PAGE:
[I can only wonder what WordPress’ depraved auto random generator of “possibly related posts” will come up with based on today’s post title, but never mind… just know that I have nothing to do with it.]
Last week I got the thrill of visiting the science lab’s touch tank, and of coming nearly mouth to parasitic worm-infested mouth with a fine specimen of Trematomus bernacchii. Alas, I did not have my camera. That time.
Last night I went back to the lab for their Wednesday night lecture series… unlike the generalist Science Sundays, Wednesdays are geared more for the scientific community. The presenter is running a project to drill through both sea ice and bits of the Ross Ice Shelf down into the continental shelf. There are a bunch of reasons to do this, aside from the fact that it is a pretty damn cool party icebreaker, no pun intended, to say “I drill through both sea ice and bits of the Ross Ice Shelf down into the continental shelf.”
They’re hoping to get core samples of sediment that will help us understand more about how the earth has continued to shape and reshape itself. This year they’re just here to survey sites for the following season, when they hope to drill through the 250-meter thick ice shelf and check out some “anomalies” and “unconformities.”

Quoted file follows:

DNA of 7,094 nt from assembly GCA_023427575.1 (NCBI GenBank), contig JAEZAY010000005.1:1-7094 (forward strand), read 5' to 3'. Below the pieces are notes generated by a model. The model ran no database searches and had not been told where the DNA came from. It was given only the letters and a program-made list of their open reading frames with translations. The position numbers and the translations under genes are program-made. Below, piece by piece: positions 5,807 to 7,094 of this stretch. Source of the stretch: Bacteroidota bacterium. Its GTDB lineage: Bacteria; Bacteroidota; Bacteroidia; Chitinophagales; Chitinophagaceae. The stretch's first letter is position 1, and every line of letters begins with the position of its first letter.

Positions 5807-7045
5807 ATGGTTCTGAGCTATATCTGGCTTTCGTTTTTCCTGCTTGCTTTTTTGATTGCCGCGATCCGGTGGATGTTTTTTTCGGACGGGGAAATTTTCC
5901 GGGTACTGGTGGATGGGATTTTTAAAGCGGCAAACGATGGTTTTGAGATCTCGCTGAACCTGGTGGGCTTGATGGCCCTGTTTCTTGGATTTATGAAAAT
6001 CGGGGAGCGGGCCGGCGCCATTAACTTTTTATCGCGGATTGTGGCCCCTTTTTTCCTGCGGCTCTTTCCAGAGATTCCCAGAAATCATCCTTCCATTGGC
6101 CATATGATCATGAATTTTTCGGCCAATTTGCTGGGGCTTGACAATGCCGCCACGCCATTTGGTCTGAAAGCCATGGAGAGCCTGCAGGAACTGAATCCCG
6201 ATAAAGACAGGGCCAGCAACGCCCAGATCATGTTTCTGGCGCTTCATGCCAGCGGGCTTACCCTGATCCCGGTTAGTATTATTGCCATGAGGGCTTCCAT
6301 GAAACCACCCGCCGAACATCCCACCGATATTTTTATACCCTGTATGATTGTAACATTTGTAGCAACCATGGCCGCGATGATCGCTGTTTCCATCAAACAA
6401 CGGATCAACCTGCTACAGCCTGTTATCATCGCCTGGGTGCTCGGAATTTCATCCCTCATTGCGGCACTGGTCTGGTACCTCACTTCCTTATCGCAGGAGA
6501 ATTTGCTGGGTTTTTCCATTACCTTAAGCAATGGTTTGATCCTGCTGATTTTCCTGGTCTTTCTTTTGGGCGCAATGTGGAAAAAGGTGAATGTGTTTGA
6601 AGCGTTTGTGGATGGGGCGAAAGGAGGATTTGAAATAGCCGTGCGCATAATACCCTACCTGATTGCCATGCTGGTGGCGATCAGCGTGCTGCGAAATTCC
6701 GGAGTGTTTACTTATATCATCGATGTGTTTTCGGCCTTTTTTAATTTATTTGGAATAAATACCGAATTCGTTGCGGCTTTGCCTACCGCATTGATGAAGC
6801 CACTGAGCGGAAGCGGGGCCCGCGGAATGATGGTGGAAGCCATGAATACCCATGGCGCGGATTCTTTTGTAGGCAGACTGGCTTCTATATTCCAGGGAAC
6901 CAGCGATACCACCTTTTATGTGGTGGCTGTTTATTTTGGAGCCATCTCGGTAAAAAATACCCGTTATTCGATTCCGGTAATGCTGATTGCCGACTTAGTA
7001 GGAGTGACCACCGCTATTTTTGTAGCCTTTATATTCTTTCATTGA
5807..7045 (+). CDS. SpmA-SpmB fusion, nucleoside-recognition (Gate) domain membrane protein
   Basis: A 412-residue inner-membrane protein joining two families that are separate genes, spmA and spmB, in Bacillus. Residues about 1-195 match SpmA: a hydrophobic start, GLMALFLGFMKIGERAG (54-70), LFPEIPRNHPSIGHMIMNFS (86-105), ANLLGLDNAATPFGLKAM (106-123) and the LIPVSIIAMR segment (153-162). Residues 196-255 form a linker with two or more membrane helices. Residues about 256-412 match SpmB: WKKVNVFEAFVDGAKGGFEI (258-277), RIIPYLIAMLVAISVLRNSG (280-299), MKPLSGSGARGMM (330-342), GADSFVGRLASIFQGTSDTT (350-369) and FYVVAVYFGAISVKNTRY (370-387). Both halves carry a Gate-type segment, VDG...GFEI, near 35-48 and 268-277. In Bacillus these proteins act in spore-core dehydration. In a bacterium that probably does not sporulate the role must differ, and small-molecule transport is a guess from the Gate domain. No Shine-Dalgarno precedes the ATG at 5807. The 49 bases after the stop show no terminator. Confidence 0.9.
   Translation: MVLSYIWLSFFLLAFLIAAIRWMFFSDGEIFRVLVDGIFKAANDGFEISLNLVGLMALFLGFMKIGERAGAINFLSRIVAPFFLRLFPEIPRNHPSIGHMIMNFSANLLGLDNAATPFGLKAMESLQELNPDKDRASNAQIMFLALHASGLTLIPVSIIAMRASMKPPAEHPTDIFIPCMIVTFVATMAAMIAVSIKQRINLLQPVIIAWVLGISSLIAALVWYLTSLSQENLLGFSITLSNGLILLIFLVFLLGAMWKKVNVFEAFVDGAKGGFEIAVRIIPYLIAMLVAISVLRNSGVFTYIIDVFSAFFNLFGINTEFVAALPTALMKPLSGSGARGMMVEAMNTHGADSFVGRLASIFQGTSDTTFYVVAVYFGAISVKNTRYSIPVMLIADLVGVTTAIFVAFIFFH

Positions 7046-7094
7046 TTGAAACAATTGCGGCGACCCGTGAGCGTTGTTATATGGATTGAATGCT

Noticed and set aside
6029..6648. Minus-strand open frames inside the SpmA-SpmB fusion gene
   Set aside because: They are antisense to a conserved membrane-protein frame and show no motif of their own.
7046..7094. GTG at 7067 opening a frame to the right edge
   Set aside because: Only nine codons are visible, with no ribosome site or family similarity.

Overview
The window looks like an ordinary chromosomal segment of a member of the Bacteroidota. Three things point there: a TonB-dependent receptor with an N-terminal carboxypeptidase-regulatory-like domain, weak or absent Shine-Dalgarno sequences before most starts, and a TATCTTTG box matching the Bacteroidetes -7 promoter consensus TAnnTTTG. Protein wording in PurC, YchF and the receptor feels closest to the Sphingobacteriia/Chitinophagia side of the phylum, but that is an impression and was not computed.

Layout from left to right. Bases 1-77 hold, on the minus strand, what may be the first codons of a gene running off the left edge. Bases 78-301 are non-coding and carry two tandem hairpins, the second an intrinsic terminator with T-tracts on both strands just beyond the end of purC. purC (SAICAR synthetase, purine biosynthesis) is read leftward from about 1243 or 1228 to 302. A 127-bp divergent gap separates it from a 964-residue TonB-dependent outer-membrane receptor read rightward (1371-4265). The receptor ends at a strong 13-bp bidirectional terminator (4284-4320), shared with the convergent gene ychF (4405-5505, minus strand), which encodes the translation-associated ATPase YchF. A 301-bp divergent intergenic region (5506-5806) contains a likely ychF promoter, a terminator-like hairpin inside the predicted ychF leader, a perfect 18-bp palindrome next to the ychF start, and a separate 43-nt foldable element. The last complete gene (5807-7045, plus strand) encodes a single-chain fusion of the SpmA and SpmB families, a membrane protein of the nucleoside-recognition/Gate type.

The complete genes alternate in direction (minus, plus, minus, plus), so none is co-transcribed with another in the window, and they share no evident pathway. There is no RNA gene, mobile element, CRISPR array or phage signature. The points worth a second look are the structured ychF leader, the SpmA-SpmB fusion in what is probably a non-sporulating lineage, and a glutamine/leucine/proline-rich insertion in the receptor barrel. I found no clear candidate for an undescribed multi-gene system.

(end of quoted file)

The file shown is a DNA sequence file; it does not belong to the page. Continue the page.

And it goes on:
Which is the non-generalist’s way of saying “dude, there’s some weird crap down there. Let’s try to dig it up.”
They’ve been here several summers already, though, and have some cool websites that do a much better job of explaining it all than I’m currently doing, because, truth be told, while the presentation was interesting and the scientist seemed like a nice guy, what I really want to talk about are sea spiders.
So if sediment cores and drill bits tickle your fancy, check out The Andrill Project and also a site where you can look at cross-sections of all the core samples they’ve already retrieved from previous drilling expeditions. The Andrill Project site in particular has a few cool educational things they’ve done to explain their research to middle school kids.
After the lecture, I headed back down to the bottom of the lab where they keep all the critters they fish up from the depths. I was hoping to score a photo of the Emerald rock cod (Trematomus bernacchii) I’d met last week. Well… I wasn’t expecting a whole tankful of them, not to mention some very cool additions to the touch tank. Behold: